21st Tezuka Osamu Cultural Prize Nominees Announced
posted on 2017-02-23 02:00 EST by Rafael Antonio Pineda
The Asahi Shimbun paper announced the eight nominees on Thursday for the 21st Annual Tezuka Osamu Cultural Prize. The awards commemorate the contributions of the manga pioneer Osamu Tezuka (Astro Boy/Mighty Atom, Kimba the White Lion/Jungle Emperor, Phoenix, Black Jack) by recognizing the manga that best follow his tradition.
Kujira no Ko-ra wa Sajō ni Utau
The manga's story takes place in a world covered in sand. A boy named Chakuro lives on the giant vessel Mud Whale that drifts over the sea of sand. Chakuro and his friends have never seen anyone from the outside world, and they spend their days yearning to explore and learn about it. One day, a ruined ship suddenly drifts ashore, and Chakura meets a girl inside.
A soldier who was famous for his prowess in the Russo-Japanese War now heads to Hokkaido for the gold rush for a certain purpose. In search of a vast treasure hidden by the Ainu people, he faces criminals and the overwhelming power of mother nature. There, he meets an Ainu girl who saves his life.
LEED Publishing Co., Ltd.
Contains five short manga, with the title story centering on Shiori Murakami, a housewife. After overdosing on sleeping pills, she is rushed to the hospital. The next day, she disappears, never to be seen again.
Shōwa Genroku Rakugo Shinjū
The manga's story revolves around a mature prisoner who was released on good behavior during Japan's Showa Genroku era (1960s to early 1970s). He is called Yotarō by others, a term that means an "anti-hero" or a "dim-witted man." When he returns to society, he starts a new life in rakugo (comic storytelling). Touched by Yakumo's role as the "grim reaper," he asks the master to take him in as an apprentice.
The manga's story centers on Kano Nakamura, a 26-year-old officer worker seen as highly desirable in her workplace, but is in truth a tokusatsu geek. She lives in fear of being found out, sneaking around town to get capsule toys for her favorite shows, singing tokusatsu songs alone in karaoke, and living her life with her heroes' credo in her heart.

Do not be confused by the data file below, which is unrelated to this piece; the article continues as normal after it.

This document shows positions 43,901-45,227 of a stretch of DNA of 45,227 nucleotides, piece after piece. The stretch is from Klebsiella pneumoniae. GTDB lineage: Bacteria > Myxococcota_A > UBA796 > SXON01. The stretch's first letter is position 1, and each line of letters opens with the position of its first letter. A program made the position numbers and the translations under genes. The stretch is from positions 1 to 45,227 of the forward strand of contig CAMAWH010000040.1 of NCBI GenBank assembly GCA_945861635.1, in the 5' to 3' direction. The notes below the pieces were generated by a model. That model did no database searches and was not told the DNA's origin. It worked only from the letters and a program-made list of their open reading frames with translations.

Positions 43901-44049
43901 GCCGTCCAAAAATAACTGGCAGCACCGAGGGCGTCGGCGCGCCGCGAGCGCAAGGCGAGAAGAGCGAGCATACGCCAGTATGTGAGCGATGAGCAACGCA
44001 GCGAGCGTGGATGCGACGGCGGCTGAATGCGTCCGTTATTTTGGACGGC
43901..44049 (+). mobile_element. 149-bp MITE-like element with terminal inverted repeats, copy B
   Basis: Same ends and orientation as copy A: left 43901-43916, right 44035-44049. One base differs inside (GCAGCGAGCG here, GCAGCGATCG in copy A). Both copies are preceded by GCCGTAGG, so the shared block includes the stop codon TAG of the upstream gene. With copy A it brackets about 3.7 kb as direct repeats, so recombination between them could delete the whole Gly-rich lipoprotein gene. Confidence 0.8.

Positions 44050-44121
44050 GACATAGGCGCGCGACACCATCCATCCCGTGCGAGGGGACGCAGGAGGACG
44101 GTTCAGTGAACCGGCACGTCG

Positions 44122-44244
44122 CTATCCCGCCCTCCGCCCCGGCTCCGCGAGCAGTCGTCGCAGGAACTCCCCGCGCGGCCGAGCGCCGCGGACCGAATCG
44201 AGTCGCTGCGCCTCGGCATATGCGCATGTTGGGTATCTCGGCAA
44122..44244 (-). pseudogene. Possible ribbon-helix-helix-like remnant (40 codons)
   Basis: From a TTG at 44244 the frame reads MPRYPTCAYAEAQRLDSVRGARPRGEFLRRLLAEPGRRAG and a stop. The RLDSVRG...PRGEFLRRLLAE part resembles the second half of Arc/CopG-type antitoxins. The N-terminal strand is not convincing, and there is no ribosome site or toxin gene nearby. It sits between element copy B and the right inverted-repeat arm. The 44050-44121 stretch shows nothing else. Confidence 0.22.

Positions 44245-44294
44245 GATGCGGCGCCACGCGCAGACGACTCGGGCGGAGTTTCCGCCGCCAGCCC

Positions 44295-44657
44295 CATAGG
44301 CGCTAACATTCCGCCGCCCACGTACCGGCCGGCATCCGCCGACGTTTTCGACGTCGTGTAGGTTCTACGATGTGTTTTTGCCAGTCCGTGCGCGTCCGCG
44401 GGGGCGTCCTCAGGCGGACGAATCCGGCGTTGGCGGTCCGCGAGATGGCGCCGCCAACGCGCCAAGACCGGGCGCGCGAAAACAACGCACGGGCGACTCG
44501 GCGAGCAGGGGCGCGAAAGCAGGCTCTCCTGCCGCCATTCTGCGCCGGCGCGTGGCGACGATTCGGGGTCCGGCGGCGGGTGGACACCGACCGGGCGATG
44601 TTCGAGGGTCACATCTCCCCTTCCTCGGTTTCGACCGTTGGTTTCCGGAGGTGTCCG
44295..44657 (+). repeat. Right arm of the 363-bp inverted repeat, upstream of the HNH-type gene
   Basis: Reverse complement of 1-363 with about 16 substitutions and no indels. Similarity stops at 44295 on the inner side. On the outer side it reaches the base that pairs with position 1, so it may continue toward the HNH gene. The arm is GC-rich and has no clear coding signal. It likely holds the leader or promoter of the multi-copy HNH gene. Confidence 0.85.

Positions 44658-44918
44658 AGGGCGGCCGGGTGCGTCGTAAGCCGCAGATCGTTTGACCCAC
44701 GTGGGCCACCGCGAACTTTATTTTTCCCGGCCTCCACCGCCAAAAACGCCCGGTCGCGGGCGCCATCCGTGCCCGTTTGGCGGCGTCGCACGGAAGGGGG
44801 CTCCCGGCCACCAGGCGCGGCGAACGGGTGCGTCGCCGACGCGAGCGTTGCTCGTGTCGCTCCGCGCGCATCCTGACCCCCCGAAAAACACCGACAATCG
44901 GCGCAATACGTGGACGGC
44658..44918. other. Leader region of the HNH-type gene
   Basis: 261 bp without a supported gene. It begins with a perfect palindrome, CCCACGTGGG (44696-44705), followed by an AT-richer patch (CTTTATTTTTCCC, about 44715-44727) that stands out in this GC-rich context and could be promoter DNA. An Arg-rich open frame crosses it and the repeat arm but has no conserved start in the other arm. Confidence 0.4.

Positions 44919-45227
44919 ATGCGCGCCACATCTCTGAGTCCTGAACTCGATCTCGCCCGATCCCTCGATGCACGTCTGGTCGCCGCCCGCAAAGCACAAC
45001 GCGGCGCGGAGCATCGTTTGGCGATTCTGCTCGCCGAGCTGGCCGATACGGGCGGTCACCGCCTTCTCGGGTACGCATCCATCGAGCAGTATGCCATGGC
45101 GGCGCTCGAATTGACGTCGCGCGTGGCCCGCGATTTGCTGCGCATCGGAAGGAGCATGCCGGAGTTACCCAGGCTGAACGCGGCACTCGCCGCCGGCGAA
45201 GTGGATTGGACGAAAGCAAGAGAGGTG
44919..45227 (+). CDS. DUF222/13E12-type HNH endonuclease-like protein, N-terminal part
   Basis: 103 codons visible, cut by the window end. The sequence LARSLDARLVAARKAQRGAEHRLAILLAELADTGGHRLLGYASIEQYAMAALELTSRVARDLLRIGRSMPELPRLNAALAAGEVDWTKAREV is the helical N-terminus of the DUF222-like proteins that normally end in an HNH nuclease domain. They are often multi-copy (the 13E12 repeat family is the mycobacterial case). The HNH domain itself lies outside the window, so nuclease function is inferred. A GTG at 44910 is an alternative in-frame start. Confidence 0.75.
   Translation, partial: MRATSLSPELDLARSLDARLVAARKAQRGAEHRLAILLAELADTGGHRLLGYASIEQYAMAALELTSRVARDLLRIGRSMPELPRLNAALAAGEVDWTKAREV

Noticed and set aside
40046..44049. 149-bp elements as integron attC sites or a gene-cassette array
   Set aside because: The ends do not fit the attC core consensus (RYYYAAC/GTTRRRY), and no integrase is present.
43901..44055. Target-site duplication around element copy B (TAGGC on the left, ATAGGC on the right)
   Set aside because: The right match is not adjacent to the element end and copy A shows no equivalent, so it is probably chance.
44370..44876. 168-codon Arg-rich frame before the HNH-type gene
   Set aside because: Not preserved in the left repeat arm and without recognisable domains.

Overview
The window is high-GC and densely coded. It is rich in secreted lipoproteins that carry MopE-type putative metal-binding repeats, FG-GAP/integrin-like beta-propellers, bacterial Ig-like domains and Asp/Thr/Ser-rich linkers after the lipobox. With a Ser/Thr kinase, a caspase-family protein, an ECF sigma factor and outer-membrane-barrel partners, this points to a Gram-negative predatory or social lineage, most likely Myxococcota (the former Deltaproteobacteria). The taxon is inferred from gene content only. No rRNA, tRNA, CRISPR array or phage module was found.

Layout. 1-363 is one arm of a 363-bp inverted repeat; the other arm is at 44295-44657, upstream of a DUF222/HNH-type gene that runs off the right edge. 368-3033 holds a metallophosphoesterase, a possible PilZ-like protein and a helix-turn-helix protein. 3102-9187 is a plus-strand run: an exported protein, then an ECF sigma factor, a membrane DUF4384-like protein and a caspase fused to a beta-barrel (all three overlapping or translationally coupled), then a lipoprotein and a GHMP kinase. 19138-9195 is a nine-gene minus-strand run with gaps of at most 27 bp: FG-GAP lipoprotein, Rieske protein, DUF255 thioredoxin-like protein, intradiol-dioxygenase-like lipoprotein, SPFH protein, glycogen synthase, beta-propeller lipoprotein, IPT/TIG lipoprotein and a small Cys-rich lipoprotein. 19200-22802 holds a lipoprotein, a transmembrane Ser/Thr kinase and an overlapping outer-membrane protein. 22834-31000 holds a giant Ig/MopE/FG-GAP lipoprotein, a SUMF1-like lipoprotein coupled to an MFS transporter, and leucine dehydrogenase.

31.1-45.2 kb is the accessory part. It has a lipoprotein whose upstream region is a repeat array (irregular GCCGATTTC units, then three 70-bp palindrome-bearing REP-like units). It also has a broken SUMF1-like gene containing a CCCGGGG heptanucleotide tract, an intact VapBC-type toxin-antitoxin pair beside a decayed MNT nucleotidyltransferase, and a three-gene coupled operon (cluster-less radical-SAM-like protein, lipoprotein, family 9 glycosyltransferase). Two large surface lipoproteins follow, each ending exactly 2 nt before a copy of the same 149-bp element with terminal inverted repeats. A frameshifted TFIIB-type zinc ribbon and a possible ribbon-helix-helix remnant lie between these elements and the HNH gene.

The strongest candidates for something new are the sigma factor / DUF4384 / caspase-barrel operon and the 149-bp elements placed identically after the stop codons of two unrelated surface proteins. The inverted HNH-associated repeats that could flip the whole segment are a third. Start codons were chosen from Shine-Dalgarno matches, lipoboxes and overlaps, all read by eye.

Dokonjō Gaeru no Musume
An autobiographical manga focusing particularly on the author's tumultuous childhood as the daughter of Yasumi Yoshizawa, the author of the Dokonjo Gaeru manga for which this manga is named after. In the manga, Ōtsuki shows how unstable their family situation was even as her father garnered fame for the manga.
Hana ni Somu
The story centers on Kano Sogabe, a girl who, through archery, met her best friend Haruta. When Haruta loses his family in a tragic accident that also claims the shrine he called home for years, he is taken to Kansai for psychiatric care. Kano has not seen him since. In high school, Kano has hit a slump in her archery, and tries to get away from it temporarily only to return to it again. Now, Haruta returns, but both of them maintain their distance from each other.
Taki Amamiya is notified of the sudden suicide of his twin that he never even knew existed. But to Taki, who works reluctantly at the Parapsychology Research Institute, it was only the prelude to a more shocking chain of events. After following the recommendation from police to investigate the matter more in depth, they found a surprising fact: Taki has no brain.
This year's committee – consisting of actress Anne Watanabe, author Kazuki Sakuraba, manga creators Machiko Satonaka and Tarō Minamoto, professor and scholar Shōhei Chūjō, manga editor Haruyuki Nakano, manga critic Nobunaga Shinbo, and author and manga researcher Tomoko Yamada – selected the nominees from titles recommended by specialists and bookstore employees. To be eligible, the manga had to have had a compiled volume published in 2016. Noda's Golden Kamuy has been nominated the second time in a row. This is also the second time Kumota's Shōwa Genroku Rakugo Shinjū manga has been nominated, after being nominated in the 17th awards in 2013.
The winners will be announced in Asahi Shimbun in late April, and Asahi Shimbun will host an awards ceremony in Tokyo on May 31.
Last year, seven titles were nominated, and Kei Ichinoseki's Hanagami Sharaku and Kiyohiko Azuma's Yotsuba&! won the Grand Prize. Yuki Andō's Machida-kun no Sekai won the New Creator prize. Tatsuya Nakazaki's Jimihen won the Short Work Prize.